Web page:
MR. TITO: Follow-Up Thoughts on WWE Joining Netflix and Rock Becoming TKO Board Member

Folks, the events of January 23rd, 2024 will live in infamy for Pro Wrestling. It was one those BONKERS days that professional wrestling often provides, and it’s the “fix” that struggles to make me cease being a wrestling fan or even Mr. Tito writing columns. I cannot put the crackpipe down, and a day like yesterday with WWE signing a deal with Netflix and then the freakin’ Rock joining TKO’s board of directors… What the hell? Can we try to space these stories out to give us more material during the week?

I woke up yesterday, checked my phone, and immediately went downstairs to pound-out a column very early in the morning (before 9am). I posted THIS COLUMN yesterday before all of the additional details were reported… So thus, there’s MORE to this story than what I initially had… But if you want to see someone’s initial reaction and take to the 2 monumentally HUGE stories that will have ramifications for years to come, check out yesterday’s column.

In addition to my columns, PLEASE check out yesterday’s special NoDQ Review which is well worth your time to watch on YouTube with the great panel of Aaron, Virtue, Walter, Big G, and Rhonda. Their analysis put a few ideas in my head to think about, so partial credit to them for several ideas put forth in this column.

Based on my research, here’s the information that I can gather on the WWE deal with Netflix:

– RAW begins to air on Netflix during January 2025

– RAW will also air to the following International Markets on their version of Netflix during January 2025: Canada, United Kingdom, Latin America, and “other territories” with other countries to be added later.

– Also starting during January 2025, Netflix becomes the home of WWE’s Paid Live Events (PLE) both here in the United States and Internationally. This spells the end for Peacock’s airing of such events (WOW!).

– Also during early 2025, WWE’s documentaries, original series, and other projects begin to air on Netflix internationally.

– 10 year deal for “in excess of $5 Billion” (or $500 million per year), but Netflix has an opt-out clause after 5 years if they choose to do so.

Wow… So this means that Peacock is SOL (“and you know what that means”, old WCW reference). It’s likely that WWE has to schedule their PLE’s in advance on Peacock to air their live events, hence why January 2025 is the starting point for PLEs to air on Netflix. However, keep in mind that WWE has a deal with Peacock through March 2026.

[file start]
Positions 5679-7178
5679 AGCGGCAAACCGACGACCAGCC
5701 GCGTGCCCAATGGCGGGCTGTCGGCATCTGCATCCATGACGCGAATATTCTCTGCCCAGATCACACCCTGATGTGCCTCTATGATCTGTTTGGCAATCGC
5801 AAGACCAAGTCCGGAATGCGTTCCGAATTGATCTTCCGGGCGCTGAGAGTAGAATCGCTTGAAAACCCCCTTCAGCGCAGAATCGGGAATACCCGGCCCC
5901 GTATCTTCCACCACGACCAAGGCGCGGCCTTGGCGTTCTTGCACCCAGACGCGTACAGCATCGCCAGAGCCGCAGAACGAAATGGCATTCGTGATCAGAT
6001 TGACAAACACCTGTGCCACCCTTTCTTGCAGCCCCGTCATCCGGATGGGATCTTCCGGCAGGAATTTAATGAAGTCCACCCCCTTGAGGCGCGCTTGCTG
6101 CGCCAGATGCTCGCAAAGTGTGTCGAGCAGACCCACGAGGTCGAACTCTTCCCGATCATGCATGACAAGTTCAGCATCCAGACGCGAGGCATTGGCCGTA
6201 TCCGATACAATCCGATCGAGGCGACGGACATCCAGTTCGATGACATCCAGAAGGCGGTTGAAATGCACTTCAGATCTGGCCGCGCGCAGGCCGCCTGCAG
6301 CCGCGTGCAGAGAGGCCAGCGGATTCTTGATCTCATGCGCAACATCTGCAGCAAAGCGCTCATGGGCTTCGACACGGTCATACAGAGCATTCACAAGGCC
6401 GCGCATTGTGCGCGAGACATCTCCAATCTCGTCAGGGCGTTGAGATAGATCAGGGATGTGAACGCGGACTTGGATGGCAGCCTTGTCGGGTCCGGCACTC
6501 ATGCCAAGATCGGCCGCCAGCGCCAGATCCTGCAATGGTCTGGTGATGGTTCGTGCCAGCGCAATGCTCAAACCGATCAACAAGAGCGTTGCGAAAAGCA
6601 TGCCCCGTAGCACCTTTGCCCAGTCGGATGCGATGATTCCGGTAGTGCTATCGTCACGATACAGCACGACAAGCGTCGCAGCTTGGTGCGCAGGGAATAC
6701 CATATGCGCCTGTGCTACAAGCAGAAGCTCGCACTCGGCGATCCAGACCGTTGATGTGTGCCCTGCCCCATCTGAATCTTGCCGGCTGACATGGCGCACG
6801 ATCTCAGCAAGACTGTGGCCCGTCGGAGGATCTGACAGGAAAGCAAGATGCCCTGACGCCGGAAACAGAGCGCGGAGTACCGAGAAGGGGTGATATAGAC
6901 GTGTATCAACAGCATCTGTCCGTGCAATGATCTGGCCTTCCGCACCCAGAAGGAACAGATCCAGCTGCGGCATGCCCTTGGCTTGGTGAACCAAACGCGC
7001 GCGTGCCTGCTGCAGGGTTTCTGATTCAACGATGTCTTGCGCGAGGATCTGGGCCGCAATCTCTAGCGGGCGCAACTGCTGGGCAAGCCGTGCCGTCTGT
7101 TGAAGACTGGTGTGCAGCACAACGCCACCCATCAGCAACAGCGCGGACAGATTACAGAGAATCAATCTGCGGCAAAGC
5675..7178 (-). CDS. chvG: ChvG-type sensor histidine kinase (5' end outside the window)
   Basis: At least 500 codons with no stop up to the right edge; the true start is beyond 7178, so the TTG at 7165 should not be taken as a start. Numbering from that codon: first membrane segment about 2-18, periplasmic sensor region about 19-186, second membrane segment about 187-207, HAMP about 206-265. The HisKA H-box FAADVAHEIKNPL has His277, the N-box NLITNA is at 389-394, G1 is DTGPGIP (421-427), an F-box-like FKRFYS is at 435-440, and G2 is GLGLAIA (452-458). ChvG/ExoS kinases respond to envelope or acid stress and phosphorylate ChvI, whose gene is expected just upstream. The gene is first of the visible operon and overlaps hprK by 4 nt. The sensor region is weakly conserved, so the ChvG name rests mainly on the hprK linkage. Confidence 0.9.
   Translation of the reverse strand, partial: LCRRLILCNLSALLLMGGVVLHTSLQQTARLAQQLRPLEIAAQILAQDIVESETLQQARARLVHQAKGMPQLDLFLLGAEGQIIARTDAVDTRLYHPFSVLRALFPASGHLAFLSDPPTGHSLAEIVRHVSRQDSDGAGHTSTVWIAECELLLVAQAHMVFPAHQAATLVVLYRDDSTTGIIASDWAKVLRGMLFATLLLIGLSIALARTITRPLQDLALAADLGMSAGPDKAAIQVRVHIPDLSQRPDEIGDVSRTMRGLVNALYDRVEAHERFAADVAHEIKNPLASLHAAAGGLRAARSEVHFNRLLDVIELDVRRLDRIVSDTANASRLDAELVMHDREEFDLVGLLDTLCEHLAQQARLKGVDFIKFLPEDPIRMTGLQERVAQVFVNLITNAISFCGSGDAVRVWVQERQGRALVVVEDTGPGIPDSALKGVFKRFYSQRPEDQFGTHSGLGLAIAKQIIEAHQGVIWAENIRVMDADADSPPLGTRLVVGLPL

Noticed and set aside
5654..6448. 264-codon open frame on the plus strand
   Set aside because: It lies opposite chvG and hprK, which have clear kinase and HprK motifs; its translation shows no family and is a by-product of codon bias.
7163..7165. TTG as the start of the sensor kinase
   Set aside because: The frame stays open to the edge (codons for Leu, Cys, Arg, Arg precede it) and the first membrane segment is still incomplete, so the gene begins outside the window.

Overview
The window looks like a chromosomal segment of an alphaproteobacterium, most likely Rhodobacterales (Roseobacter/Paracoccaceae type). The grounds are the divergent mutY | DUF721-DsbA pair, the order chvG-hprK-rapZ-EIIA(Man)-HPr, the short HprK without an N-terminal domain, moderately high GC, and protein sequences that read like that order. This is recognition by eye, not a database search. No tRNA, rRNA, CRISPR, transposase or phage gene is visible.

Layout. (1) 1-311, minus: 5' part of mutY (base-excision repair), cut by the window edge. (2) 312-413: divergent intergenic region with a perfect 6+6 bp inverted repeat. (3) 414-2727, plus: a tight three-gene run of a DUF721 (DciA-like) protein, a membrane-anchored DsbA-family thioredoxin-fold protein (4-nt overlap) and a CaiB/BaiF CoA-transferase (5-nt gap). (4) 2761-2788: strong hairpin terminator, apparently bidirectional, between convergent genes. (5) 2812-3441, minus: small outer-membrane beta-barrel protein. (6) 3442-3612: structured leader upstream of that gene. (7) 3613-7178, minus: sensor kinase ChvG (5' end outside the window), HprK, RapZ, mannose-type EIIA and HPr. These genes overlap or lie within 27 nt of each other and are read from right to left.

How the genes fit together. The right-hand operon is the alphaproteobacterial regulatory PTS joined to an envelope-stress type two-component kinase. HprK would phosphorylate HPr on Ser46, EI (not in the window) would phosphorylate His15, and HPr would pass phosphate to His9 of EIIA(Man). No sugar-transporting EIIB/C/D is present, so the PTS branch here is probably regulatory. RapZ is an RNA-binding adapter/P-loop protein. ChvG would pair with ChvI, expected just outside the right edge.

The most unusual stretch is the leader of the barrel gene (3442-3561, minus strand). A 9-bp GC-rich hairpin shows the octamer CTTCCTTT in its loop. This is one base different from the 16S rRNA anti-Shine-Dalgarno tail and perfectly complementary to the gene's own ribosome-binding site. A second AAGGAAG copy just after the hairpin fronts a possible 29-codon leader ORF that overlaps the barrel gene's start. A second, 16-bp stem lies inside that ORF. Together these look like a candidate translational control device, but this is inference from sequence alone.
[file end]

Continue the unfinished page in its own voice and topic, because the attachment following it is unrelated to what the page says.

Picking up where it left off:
My question is where does WWE Network go after March 2026? Is this part of the Netflix deal to move parts of the WWE Netflix?

On NoDQ Review, they mentioned that Netflix is staking a claim on one of Cable/Satellite’s tentpole show, Monday Night RAW and may be beginning to drive final nails in Cable/Satellite channels who only have live sporting events that draws viewers to their networks. Hence why WWE and other sports leagues have been raking cash out of these networks for the past 10 years. Furthermore, Netflix hasn’t tried live television in comparison to other streaming services. If this succeeds with Netflix’s large North American and International reach, it will pull in other sports leagues onto that service.

And folks, I need to agree with Dave Meltzer on something… *GASP* While he praises the 18-49 demo excessively, a point he has repeatedly made was how fast Cable/Satellite has decline just in the past year alone. We were in about 83 million homes for most main Cable/Satellite channels last year but now we’re down to a shocking 72 million or so now. That is a MASSIVE drop compared to other years where the subscription base declined for Cable/Satellite services. Now, a point that I kept making against Dave was while he praised the 18-49 demo, I did ratio analysis and computed his audiences for AEW Dynamite were about 450,000 or less each week. I’m NOT here to rip AEW’s viewership, BUT am making the point that younger people are NOT buying Cable/Satellite services. That’s a fact… Many 30-60 year old subscribers are cutting cords, too, while many subscribers above the age of 60 are, well, croaking.